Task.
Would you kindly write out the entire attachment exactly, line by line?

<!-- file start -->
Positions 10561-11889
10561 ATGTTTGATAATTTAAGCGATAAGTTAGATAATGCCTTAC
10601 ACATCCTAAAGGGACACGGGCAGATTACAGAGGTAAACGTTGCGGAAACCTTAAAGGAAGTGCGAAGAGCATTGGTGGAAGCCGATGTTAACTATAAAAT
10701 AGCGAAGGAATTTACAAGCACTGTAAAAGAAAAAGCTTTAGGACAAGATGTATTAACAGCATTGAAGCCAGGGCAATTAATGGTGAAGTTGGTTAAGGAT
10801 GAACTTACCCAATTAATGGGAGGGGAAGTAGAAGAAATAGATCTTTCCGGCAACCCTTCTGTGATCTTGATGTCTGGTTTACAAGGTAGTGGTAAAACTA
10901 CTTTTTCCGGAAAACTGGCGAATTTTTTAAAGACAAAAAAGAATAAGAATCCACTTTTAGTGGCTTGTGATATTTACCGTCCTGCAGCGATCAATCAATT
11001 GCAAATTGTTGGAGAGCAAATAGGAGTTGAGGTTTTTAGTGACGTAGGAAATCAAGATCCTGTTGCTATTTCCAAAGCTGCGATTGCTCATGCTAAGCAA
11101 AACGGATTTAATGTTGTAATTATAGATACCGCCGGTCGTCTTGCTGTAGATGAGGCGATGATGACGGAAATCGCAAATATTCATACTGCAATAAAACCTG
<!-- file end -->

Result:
Positions 10561-11889
10561 ATGTTTGATAATTTAAGCGATAAGTTAGATAATGCCTTAC
10601 ACATCCTAAAGGGACACGGGCAGATTACAGAGGTAAACGTTGCGGAAACCTTAAAGGAAGTGCGAAGAGCATTGGTGGAAGCCGATGTTAACTATAAAAT
10701 AGCGAAGGAATTTACAAGCACTGTAAAAGAAAAAGCTTTAGGACAAGATGTATTAACAGCATTGAAGCCAGGGCAATTAATGGTGAAGTTGGTTAAGGAT
10801 GAACTTACCCAATTAATGGGAGGGGAAGTAGAAGAAATAGATCTTTCCGGCAACCCTTCTGTGATCTTGATGTCTGGTTTACAAGGTAGTGGTAAAACTA
10901 CTTTTTCCGGAAAACTGGCGAATTTTTTAAAGACAAAAAAGAATAAGAATCCACTTTTAGTGGCTTGTGATATTTACCGTCCTGCAGCGATCAATCAATT
11001 GCAAATTGTTGGAGAGCAAATAGGAGTTGAGGTTTTTAGTGACGTAGGAAATCAAGATCCTGTTGCTATTTCCAAAGCTGCGATTGCTCATGCTAAGCAA
11101 AACGGATTTAATGTTGTAATTATAGATACCGCCGGTCGTCTTGCTGTAGATGAGGCGATGATGACGGAAATCGCAAATATTCATACTGCAATAAAACCTG